Charles D. Lovell
Title of study - Bobcat, coyote, and gray fox micro-habitat use and interspecies relationships in a managed forest in central Mississippi
Date of thesis - May 1996
An increase in predation on game species (e.g., wild turkey) and livestock has generated concern for control of predators in particular areas. Currently practiced control methods are generally not accepted by the general public. Timber management practices and manipulation of stands are being considered as possible approaches for predator management.
Prey abundance, diet, home range size and overlap, and macro- and micro-habitat use of 21 bobcats, 12 coyotes, and 4 gray foxes were examined on Tallahala Wildlife Management Area (TWMA) in central Mississippi from 1993-95.
Deer, rabbits, and cottonrats were the most consumed prey items found in bobcat and coyote diets on TWMA. Coyotes had more vegetation and fruit in their diets compared to bobcats, whereas bobcats consumed more mice than did coyotes.
Home range sizes differed among the 3 predator species. Female coyote 95% convex polygon home ranges (2865 ha) were significantly larger (P <0.001) than all sex/species groups. No differences (P > 0.05) were found among male bobcats (1515 ha), male coyotes (1124 ha), female bobcats (901 ha), female gray foxes (395 ha), or male gray foxes (297 ha) for 95% convex polygon home ranges. Home range sizes of bobcats, coyotes, and gray foxes on TWMA were similar to sizes found in other studies. Macro-habitat use also differed among the 3 predator species. Female bobcats preferred pine regeneration stands and male bobcats preferred pine regeneration and hardwood sawtimber stands within home ranges on TWMA. Coyotes were not as habitat selective as bobcats, as a variety of stands were used within home ranges. No differences were found between male and female gray fox macro-habitat use, both had the highest use of pine sawtimber stands within home ranges. Pine sawtimber was used less than available within home ranges by bobcats and coyotes.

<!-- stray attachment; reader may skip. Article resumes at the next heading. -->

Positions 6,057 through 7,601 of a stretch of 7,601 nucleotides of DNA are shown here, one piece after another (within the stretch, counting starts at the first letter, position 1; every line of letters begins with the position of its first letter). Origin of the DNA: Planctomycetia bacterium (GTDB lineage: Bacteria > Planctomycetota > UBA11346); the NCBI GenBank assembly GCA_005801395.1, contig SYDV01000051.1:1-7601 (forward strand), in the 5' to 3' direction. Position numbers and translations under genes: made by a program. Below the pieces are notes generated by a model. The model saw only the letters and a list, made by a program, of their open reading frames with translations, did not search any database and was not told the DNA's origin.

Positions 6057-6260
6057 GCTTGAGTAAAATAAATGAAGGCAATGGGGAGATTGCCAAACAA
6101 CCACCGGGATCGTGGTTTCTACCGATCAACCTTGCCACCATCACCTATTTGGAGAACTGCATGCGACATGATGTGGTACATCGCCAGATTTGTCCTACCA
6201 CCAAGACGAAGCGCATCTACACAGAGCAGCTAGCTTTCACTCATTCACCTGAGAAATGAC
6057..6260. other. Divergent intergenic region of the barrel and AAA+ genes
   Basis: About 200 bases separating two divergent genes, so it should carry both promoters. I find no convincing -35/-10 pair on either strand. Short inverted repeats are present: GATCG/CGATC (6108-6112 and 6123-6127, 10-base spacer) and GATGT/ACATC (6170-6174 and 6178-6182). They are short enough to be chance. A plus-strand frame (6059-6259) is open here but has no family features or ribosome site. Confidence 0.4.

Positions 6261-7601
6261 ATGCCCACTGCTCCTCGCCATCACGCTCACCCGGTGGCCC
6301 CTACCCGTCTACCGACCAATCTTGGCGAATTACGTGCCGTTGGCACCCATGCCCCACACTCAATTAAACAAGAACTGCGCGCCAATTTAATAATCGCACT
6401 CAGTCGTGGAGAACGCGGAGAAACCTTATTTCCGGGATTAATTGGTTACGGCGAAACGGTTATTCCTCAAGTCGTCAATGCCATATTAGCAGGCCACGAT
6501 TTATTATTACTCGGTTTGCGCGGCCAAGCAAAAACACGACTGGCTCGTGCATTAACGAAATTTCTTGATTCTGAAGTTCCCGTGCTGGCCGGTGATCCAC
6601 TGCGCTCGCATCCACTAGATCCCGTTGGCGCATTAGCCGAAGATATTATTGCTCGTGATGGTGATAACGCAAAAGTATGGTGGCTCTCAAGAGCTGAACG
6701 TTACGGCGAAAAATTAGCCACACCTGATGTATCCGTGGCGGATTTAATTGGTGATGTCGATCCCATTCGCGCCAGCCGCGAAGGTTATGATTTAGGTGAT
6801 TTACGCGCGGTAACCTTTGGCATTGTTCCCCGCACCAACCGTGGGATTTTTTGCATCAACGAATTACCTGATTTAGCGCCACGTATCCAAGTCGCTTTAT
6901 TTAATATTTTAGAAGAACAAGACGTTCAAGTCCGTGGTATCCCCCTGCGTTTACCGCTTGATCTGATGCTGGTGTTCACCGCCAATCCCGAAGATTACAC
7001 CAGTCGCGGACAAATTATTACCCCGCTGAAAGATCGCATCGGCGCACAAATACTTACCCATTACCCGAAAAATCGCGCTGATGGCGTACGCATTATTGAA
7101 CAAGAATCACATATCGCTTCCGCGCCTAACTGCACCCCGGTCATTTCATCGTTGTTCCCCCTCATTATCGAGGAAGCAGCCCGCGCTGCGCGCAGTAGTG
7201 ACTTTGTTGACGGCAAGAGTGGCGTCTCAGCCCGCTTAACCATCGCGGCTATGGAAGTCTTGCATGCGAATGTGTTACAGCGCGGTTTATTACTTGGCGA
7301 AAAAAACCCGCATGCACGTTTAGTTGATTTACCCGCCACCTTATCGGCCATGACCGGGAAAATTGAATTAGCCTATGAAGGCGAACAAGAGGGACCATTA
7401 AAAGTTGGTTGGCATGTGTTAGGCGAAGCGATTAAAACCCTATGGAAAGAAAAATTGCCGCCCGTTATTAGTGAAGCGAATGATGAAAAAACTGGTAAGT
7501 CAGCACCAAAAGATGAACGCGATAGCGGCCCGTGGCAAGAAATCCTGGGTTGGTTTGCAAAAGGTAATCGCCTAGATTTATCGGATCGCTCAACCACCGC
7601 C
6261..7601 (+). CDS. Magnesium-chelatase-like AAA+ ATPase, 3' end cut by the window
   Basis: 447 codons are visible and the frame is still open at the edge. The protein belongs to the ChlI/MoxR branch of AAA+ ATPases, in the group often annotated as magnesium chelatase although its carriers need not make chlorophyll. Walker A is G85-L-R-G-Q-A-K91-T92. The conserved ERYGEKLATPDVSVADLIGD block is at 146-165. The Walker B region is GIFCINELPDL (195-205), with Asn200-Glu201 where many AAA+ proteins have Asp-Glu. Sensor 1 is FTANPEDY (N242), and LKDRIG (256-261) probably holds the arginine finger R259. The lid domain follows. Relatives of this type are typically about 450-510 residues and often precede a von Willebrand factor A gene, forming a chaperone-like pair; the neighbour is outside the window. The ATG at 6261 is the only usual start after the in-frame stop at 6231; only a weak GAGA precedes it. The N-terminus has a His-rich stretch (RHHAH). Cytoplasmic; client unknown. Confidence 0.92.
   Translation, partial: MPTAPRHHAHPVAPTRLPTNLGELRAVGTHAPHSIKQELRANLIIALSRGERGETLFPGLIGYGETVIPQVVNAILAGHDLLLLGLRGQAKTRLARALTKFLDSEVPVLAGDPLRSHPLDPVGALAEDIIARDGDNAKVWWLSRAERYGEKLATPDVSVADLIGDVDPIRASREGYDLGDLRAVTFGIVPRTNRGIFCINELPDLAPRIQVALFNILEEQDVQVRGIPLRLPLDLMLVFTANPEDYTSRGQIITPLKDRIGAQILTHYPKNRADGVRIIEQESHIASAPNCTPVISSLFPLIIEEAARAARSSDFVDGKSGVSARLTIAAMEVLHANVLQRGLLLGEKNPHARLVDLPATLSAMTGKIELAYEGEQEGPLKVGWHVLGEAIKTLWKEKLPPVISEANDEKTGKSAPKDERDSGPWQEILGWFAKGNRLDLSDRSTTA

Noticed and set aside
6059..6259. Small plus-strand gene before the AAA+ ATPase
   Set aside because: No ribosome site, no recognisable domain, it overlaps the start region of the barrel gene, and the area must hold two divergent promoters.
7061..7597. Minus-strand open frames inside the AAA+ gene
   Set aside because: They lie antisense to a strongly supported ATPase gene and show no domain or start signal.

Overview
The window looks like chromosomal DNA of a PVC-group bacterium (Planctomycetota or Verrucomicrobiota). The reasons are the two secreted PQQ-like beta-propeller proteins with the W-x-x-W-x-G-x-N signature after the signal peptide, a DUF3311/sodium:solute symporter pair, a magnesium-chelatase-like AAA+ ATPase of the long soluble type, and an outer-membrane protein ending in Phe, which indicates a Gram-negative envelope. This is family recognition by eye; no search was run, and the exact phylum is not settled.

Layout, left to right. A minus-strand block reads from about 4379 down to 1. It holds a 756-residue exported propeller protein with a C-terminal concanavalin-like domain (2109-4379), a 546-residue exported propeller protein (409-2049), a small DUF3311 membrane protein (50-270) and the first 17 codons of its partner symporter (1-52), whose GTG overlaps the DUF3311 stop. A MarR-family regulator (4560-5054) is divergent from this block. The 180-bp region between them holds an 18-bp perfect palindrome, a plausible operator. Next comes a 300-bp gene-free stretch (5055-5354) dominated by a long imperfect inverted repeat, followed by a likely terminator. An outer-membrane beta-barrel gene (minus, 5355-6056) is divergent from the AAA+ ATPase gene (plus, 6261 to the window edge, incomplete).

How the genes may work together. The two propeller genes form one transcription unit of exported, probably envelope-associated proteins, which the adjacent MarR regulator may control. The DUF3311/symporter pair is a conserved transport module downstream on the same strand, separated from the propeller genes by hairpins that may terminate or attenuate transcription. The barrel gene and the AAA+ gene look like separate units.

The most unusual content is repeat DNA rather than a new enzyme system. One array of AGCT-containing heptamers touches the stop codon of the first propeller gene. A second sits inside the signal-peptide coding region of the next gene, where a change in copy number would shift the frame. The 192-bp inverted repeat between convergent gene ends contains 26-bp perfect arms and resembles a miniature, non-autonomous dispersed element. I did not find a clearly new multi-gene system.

Micro-habitat use among bobcats, coyotes, and gray foxes found no differences relative to one another, but may vary from random micro-habitat variables when predators are pooled. Cross- validation was unable to differentiate among bobcat, coyote, and gray fox variables; however, when pooled, predators used different micro-habitats than those occurring randomly.
Locations and home range sizes of predators on TWMA appear to be a function of prey availability. Predators were found in habitats where prey densities were highest. It is hypothesized that gray foxes may have been excluded from "better" habitat by bobcats and/or coyotes.